Texting and driving is illegal in California and many other states, but texting while driving bans are difficult to enforce. One physicist may have made the enforcement of texting bans easier however. The scientist decided to tackle the issue of texting while driving after hearing transportation secretary Ray LaHood speak about texting as a "deadly epidemic" on our country's roads. The physicist had teenage daughters at the time and he wondered if there was a scientific way to address the problem of texting-while-driving car accidents which impact so many teens the age of his children.
The physicist speculated that there might be a detectable pattern for texting drivers. After some research, the physicist and his coworkers at the Pacific Northwest National Laboratory found that there was in fact a predictable pattern which could identify texting drivers and maybe one day stop them.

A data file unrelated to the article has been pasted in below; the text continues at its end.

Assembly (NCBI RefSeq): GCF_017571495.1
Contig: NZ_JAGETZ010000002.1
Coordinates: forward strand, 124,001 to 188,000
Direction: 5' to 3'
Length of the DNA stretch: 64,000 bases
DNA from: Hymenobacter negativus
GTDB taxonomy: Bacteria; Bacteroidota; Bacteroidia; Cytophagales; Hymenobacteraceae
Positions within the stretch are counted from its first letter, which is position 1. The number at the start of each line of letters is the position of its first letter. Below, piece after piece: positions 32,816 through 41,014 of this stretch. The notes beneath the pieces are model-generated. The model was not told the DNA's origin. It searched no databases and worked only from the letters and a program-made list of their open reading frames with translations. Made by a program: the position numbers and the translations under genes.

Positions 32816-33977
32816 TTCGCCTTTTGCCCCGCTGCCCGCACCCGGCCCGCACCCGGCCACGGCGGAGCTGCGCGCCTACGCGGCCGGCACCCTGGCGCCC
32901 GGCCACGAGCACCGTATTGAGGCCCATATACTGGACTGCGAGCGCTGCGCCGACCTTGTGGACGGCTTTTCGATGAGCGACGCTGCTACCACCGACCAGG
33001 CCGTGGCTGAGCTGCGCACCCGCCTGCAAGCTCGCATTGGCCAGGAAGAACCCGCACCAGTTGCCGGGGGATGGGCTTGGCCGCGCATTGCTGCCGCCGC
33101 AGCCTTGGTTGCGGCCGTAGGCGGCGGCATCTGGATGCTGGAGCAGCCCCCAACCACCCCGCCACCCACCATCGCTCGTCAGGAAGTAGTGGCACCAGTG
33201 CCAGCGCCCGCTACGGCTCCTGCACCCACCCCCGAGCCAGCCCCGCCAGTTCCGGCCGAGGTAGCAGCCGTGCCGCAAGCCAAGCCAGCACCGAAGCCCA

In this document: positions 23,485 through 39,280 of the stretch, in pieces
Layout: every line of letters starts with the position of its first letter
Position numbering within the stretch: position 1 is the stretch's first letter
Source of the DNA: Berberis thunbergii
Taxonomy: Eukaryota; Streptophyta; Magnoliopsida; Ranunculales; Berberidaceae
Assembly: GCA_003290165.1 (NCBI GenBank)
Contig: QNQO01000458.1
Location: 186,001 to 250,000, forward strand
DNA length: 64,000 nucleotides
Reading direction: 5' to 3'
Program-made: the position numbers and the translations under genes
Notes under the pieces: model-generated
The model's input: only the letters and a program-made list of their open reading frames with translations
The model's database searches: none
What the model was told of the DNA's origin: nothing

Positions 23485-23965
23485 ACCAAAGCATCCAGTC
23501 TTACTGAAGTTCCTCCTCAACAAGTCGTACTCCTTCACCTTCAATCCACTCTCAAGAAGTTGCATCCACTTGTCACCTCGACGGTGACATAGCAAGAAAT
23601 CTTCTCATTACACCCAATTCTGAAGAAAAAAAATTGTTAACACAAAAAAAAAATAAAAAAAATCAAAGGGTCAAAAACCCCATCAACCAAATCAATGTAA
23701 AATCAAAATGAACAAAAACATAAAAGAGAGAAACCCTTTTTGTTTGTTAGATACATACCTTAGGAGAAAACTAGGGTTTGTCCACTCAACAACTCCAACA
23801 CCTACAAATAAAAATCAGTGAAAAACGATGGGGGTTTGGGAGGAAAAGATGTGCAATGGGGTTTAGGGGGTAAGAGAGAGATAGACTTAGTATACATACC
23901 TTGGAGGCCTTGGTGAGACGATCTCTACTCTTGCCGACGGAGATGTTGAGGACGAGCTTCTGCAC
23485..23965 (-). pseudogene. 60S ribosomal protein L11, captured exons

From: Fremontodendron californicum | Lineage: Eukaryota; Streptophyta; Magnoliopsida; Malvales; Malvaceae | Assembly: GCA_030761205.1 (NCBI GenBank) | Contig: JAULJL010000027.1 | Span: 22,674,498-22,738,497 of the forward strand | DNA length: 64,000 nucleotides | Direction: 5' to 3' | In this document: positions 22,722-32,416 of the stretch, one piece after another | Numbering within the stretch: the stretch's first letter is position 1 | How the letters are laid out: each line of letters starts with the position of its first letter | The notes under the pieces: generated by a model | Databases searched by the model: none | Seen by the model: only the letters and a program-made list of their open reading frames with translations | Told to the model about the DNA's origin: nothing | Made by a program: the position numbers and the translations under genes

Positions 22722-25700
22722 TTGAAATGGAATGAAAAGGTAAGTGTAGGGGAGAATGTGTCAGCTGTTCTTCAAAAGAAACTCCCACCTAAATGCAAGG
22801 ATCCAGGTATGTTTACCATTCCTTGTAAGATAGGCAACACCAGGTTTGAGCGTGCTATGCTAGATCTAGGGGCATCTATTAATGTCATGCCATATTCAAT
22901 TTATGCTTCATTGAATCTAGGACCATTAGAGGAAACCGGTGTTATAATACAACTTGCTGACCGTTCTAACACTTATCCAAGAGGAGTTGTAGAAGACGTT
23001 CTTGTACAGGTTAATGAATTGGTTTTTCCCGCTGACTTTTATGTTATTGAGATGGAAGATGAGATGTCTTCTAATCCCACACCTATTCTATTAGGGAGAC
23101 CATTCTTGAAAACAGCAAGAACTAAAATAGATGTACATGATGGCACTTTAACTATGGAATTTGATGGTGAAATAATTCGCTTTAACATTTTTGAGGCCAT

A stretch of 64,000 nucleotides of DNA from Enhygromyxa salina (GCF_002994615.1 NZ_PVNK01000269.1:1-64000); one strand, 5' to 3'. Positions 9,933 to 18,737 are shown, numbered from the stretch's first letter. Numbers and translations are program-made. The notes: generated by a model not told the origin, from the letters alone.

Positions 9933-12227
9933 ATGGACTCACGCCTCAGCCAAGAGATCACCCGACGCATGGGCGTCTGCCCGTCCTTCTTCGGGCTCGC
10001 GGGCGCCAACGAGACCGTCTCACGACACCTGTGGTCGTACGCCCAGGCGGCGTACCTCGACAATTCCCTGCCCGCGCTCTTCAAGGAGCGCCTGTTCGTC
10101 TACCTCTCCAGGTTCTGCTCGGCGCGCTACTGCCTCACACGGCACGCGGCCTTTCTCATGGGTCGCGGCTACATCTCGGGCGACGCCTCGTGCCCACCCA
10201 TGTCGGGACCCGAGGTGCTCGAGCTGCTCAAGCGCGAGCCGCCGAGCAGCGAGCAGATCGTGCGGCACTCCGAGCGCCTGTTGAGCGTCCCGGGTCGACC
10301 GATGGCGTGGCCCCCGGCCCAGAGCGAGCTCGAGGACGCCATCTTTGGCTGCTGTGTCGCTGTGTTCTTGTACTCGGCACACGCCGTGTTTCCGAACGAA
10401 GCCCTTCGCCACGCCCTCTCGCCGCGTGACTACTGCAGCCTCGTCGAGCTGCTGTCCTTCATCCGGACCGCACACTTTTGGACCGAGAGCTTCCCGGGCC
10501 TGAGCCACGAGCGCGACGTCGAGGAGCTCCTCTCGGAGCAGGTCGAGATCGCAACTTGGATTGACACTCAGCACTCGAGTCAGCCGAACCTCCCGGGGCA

"Imagine a parent walking across a room, and you could see their footprints," physicist said. "Fast or slow, those prints would be fairly regular. But now imagine they're helping a toddler learn to walk. The steps are much more erratic. That's a very similar pattern to what you see a person's finger do when they try to text and drive."
The scientist and his coworkers developed a mathematical formula that can identify texting drivers with a 99 percent accuracy rate. The formula could be used by software developers to make a cellphone application that would lock a phone and prevent a person from texting.
Government statistics indicate at least 5,400 people were killed and 448,000 people were injured in texting-related crashes in 2009. Some believe that these numbers are vastly underreported however because drivers are reluctant to admit that they caused a crash by texting.
Source: The Columbian, "Physicist finds way to detect texting behind the wheel," Sue Vorenberg, March 21, 2012